Vacuum Cleaners

Vacuum Systems

There are a variety of surfaces which need to be cleaned in your home by your vacuum cleaner. You have weekly cleaning tasks, special tasks which are done infrequently, and tasks which require daily time and attention. People also have differing cleaning styles and preferences. For these reasons, the vacuum cleaner industry has developed many types of vacuum cleaners. Thus, the challenge is for consumers to select the best vacuum cleaner for their individual needs.

If you are an allergy and/or asthma sufferer, choosing the best vacuum cleaner to help control the indoor air environment is even more critical.

Match Type Vacuum to Cleaning Task

For deep cleaning of carpeted floors, use a vacuum cleaner with plenty of air flow and a revolving brush roll which will agitate the fibers to aid in removing the dirt and grit. Traditional uprights, “clean-air uprights,” two-motor uprights, two-motor power teams, and central vacuum systems with power nozzles meet this requirement.

Wooden, vinyl, and ceramic tile floors need a floor brush with soft bristles and concentrated air flow to pick up the small grit and stones, which are heavy compared to their small surface areas. The canister type vacuum cleaner, sometimes in the form of a power team or central vacuum system, with its strong suction, works well for this task. A variety of attachments can be fastened to the end of a hose and/or wands. The standard canister houses the suction motor and filtering system in a somewhat square or rectangular container. It usually has wheels which allow it to be pulled after the user by its hose. It normally has a “clean-air” system.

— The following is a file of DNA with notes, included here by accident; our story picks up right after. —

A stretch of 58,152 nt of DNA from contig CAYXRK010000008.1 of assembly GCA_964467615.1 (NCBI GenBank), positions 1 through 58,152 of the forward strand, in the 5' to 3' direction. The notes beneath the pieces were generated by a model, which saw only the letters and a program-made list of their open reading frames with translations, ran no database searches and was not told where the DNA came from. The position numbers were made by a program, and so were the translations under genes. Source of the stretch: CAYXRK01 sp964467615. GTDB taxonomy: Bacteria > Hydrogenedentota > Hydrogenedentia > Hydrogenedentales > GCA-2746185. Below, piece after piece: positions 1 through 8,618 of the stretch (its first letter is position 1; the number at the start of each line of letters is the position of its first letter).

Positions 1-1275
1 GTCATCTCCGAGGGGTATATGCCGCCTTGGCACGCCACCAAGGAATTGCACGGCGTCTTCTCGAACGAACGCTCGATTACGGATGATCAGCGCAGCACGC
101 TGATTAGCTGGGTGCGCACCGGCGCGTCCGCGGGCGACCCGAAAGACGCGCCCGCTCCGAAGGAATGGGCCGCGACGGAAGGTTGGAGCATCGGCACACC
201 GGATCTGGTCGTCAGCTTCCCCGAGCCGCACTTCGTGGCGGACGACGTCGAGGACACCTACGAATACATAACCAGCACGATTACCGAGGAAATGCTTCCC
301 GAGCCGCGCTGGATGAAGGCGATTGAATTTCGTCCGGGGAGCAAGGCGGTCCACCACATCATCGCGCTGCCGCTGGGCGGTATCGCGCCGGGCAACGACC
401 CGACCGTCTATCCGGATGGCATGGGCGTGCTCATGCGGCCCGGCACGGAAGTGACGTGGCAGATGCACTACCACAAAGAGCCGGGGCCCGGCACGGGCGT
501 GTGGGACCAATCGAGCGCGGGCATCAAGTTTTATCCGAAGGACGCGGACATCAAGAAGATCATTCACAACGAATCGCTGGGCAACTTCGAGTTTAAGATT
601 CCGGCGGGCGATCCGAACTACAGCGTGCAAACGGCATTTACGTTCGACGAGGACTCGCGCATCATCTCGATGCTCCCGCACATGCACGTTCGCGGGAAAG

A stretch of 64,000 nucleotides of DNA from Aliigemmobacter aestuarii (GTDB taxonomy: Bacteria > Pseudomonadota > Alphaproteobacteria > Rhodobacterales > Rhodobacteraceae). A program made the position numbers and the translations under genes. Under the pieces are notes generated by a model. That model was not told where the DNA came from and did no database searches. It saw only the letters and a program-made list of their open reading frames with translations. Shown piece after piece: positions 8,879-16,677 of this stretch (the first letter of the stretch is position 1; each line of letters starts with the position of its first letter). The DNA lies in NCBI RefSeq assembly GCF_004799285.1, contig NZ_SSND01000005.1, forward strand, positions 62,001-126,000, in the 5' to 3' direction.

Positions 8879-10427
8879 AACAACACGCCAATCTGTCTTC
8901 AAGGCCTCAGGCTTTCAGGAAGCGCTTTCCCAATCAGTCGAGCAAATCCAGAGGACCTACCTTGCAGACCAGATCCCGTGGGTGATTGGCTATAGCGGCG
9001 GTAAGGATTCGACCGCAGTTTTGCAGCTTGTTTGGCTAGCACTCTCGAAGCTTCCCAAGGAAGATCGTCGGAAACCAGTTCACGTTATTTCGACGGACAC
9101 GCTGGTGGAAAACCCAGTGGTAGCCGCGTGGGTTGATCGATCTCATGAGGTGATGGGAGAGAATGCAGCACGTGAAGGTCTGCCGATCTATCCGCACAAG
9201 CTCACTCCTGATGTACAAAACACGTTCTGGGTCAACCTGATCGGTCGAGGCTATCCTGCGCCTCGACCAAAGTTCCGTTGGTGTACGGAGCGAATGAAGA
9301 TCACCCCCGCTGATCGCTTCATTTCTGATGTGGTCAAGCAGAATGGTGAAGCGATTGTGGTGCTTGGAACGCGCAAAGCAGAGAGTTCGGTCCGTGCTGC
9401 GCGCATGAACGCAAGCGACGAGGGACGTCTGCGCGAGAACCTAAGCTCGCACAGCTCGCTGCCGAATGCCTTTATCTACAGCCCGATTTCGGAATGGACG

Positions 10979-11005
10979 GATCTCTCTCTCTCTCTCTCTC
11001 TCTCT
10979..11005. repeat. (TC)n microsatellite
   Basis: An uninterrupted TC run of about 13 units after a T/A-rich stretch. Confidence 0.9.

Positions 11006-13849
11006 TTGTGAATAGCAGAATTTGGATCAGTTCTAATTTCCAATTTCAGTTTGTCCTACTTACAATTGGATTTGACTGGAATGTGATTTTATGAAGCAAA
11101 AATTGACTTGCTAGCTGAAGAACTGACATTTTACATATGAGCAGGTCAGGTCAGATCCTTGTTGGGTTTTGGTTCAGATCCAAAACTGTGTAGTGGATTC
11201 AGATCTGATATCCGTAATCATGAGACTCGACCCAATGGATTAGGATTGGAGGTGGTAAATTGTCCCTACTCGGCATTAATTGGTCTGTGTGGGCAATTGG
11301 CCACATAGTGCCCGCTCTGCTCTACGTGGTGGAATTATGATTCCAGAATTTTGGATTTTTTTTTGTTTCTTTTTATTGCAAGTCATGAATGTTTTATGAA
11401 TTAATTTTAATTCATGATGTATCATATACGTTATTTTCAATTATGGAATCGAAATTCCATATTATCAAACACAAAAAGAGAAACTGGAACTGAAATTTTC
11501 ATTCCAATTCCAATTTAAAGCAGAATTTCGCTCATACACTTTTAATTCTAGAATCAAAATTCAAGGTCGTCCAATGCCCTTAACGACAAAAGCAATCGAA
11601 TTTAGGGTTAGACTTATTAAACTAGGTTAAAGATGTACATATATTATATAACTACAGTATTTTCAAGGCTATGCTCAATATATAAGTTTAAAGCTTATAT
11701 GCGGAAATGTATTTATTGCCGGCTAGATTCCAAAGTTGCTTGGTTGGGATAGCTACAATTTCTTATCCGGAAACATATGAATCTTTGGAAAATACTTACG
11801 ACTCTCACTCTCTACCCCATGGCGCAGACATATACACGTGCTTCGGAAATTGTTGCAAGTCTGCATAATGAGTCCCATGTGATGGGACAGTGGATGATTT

For “above the floor” cleaning and small, hard to reach floor areas, the canister vacuum works well. Uprights that have on-board attachments are not as desirable or convenient for this type of cleaning due to their shorter hoses, less powerful suction, and inability to be easily pulled around the house by the hose.

The hand-held vacuum cleaner with motor driven revolving brush rolls works well for safe and easy cleaning of stairs and upholstered furniture.

The electric broom and non-electric push sweeper work well for quick touch up of your kitchen or bath floors. These vacuum systems are light weight and can be electric or battery operated or non-powered.

The wet/dry utility vacuum is necessary for cleaning up wet spills or cleaning flooded floors. It is specifically designed to safely vacuum large volumes of water or efficiently pick up large debris or large volumes of dirt without the cost of disposable paper bags. It works well for these specialized uses, but it is not as powerful nor does it filter as well as the average household vacuum cleaner.

Vacuum Cleaner Features to Consider for Allergy Sufferers

Central vacuum systems are often highly recommended by allergists since the main air flow is typically exhausted outside the house, preventing the recirculation of fine dust and allergens within the home. The cutting edge of vacuum cleaner technology is in the area of high filtration. While a number of portable vacuums are now equipped with high filtration which meets the High Efficiency Particulate Air (HEPA) (99.97%) or Ultra Low Penetration Air (ULPA) (99.999%) specifications, the central vacuum system prevents 100% of all sizes of dust particles from recirculating into your home when the exhaust air is vented outside your home.